I was cutting grass, head down, thinking about how the warm weather had finally gotten here as he wheeled around the corner on his scooter. I looked up to see a seven year old wearing a wrinkled, too small t-shirt and an expectant look on his face. I quit cutting and said, “How are you this morning?” He bounced in place, hopping on and off his scooter, “I’m okay. I wish I could play with my friends that live over there.” He pointed to a house a few doors down. “I bet you do. Maybe they like to sleep in on Saturday mornings. A lot of folks do that. It feels good, don’t you think?” He looked at me as he thought about it, “Yeah, I guess it does.”
And because I wanted to get my chores done so I could play in the sun, I went back to cutting the grass. Out of the corner of my eye, I could see him watching me until he gave up and went back home.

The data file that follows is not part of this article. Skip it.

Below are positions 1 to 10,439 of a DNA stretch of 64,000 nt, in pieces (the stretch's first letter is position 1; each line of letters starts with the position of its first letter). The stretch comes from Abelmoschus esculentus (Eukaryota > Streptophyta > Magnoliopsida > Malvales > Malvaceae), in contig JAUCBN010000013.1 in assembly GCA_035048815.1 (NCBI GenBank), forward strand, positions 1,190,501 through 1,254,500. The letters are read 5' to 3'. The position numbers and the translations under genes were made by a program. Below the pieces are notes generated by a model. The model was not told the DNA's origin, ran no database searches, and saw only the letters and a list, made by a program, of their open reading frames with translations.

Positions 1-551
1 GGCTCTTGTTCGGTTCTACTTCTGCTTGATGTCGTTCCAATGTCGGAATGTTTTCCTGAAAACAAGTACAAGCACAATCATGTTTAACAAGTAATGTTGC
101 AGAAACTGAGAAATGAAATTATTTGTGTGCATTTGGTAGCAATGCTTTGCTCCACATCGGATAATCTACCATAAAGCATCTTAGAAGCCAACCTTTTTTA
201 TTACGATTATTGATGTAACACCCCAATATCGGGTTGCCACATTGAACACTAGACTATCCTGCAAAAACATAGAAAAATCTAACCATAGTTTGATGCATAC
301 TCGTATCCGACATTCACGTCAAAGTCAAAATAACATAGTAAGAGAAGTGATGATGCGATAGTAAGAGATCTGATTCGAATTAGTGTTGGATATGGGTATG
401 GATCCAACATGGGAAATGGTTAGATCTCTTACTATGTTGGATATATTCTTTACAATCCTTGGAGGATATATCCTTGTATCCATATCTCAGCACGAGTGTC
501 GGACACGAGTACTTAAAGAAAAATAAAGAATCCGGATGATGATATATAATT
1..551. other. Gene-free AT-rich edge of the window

A few minutes later, I heard the sounds of a basketball being dribbled around the corner. The sound kept getting louder. I’m ashamed to say that I didn’t look up at him. I can give you all the reasons why I didn’t. I’m not convinced that I could justify my reasons.
I kept cutting grass with my head down, listening to the basketball, afraid to strike up another conversation. If I chatted with him, he’d end up hanging in our driveway, drawing chalk smiley faces, eating cinnamony toast and finagling an invite to lunch. Only that’s not what he was hungry for. I know what he was hungry for. He was hungry for attention. Why else would a seven year old bounce a basketball in front of a middle-aged woman that he didn’t know – for what seemed like five solid minutes? Continue reading →